Q. I always look forward to giving and receiving plants of the holiday season. One plant I would like to keep year-round is the amaryllis. Please explain how to do this.
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Q. I am looking for a colorful companion to some early-spring flowering bulbs. A friend suggested the low-growing anemone.
Q. I would like to grow some unusual bulbs in containers this summer. What are the basic guidelines to ensure good growth?
Q. What is the correct fertilizer to use for bulbs?
Q. I bought several small pots of flowering dwarf iris, crocus and mini-daffodils from the grocery store in February. What do I do with them after they flower?
Q. For the best spring flower display, when should I fertilize my tulip and daffodil bulbs?
Q. I would like to plant varieties of tulips and daffodils this fall in addition to smaller bulbs. Any suggestions for planting techniques?
Q. I added quite a few dahlias to my garden this year and they bloomed beautifully. Please advise on winter care.
Q. I am fascinated by the use of flowers in preparing certain food dishes. Are there some basic guidelines to follow when choosing the flowers?
Q: I have some tulip and daffodil bulbs left over from fall planting. How do I "force" them for indoor bloom?
After a long, cold spring that often felt more like winter, gardeners are eager to plant tomatoes, peppers, and other sun-loving vegetables. But don’t be in a big hurry. We could still experience a frost in May.
Plant warm-season flowering annuals, vines, herbs, and vegetables after the Chicago area’s average last frost date of May 15. Cautious gardeners often wait until Memorial Day before setting out cold-sensitive plants such as tomatoes, peppers, eggplants, and squash. Pinch back one-third of new growth to encourage stocky habit (except vines). Be sure newly purchased annuals have been hardened off properly before planting them outside. Avoid fertilizing newly planted annuals for two weeks.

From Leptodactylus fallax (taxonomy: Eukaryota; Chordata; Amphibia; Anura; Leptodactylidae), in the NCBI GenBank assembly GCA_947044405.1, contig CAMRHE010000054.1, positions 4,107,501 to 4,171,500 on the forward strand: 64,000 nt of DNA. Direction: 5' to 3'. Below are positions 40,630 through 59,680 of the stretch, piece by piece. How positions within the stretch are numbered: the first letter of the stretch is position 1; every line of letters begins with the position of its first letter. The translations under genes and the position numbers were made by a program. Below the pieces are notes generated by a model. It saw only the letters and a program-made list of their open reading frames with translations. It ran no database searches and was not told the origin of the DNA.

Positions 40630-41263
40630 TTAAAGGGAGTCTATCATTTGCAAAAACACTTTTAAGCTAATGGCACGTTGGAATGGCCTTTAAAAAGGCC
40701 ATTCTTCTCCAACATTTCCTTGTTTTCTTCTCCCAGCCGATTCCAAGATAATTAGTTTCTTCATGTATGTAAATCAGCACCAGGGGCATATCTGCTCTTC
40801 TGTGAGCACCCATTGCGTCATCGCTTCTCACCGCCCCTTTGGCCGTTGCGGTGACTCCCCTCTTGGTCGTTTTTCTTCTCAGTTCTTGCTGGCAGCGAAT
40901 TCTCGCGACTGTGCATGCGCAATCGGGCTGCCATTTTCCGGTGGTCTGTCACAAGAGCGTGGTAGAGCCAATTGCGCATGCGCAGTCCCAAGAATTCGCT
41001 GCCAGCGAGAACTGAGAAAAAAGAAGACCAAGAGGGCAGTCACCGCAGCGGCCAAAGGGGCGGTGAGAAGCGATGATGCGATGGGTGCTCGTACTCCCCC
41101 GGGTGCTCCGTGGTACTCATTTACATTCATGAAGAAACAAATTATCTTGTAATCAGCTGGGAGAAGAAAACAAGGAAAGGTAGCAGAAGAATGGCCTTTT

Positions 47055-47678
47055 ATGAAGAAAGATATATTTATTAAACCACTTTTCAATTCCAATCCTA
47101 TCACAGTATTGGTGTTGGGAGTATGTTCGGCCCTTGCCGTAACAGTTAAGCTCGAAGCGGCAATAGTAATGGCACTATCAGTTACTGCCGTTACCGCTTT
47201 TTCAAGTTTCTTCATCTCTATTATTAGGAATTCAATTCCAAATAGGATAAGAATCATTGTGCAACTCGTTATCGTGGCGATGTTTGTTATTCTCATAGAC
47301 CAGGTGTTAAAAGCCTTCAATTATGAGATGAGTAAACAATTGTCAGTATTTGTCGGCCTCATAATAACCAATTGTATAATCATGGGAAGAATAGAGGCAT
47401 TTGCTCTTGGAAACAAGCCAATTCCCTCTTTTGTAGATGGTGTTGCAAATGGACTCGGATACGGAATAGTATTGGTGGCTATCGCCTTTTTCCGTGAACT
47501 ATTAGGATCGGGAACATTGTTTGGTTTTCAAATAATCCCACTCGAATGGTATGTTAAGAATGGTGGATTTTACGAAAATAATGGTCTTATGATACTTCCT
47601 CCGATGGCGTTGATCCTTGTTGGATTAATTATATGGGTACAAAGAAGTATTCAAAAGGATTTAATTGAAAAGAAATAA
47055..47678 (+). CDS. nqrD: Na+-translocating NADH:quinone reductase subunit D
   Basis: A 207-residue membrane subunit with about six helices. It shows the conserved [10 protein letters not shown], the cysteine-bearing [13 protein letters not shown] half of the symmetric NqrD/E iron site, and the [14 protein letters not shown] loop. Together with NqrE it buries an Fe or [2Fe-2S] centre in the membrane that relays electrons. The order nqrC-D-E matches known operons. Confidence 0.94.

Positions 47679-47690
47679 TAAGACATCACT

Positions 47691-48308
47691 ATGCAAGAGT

Continue to plant new perennials, ornamental grasses, and roses in containers. If plant roots are root-bound (encircling the pot), make four cuts into the bottom of the root ball with a sharp tool, and flare the sections outward when planting.
Provide a gentle water drip for migrating birds. The May migrants — warblers, tanagers, orioles and buntings — are all attracted to shallow pools and the slight pinging sound of dripping water.
Stake tall perennials before they reach 6 inches. Begin to regularly pinch back fall-blooming perennials such as chrysanthemums, asters and tall sedums. Pinch once a week until the middle of July. This promotes stocky growth.
Continue to direct the growth of perennial vines on their supports. Climbing roses should be encouraged to develop lateral, flower-bearing canes.
Continue to check peonies for botrytis blight or other foliar fungal problems. Peonies that suffered from botrytis or bud blast last year should be sprayed regularly, starting when the plants are between 2 to 4 inches tall. Cage or provide support for peony blossoms when the plants are 10 inches tall.
Let spring bulb foliage yellow and wither before removing it. The leaves manufacture food that is stored in the bulb for next year’s growth. Even braiding the foliage of daffodils can reduce the food production of the leaves.
Spray emerging lily shoots with antirodent spray if rabbits and deer have been a problem. Be sure to reapply after rainfall.
Monitor all annual plantings in window boxes and containers. On warm, windy days, hanging baskets will require water every day. Always water the soil thoroughly before adding dilute quarter-strength fertilizer to containers. Terra cotta pots will dry out faster than plastic. Consider incorporating water-conserving granules into container soil.
Plant tender water lilies and lotus when the water temperature is over 65 degrees.
Plant summer- and fall-flowering bulbs such as Asiatic and Oriental lilies, dahlias, peacock orchids (Acidanthera), cannas, tuberous begonias, caladium, crocosmia, freesia, gladioli, montbretia, and calla lilies.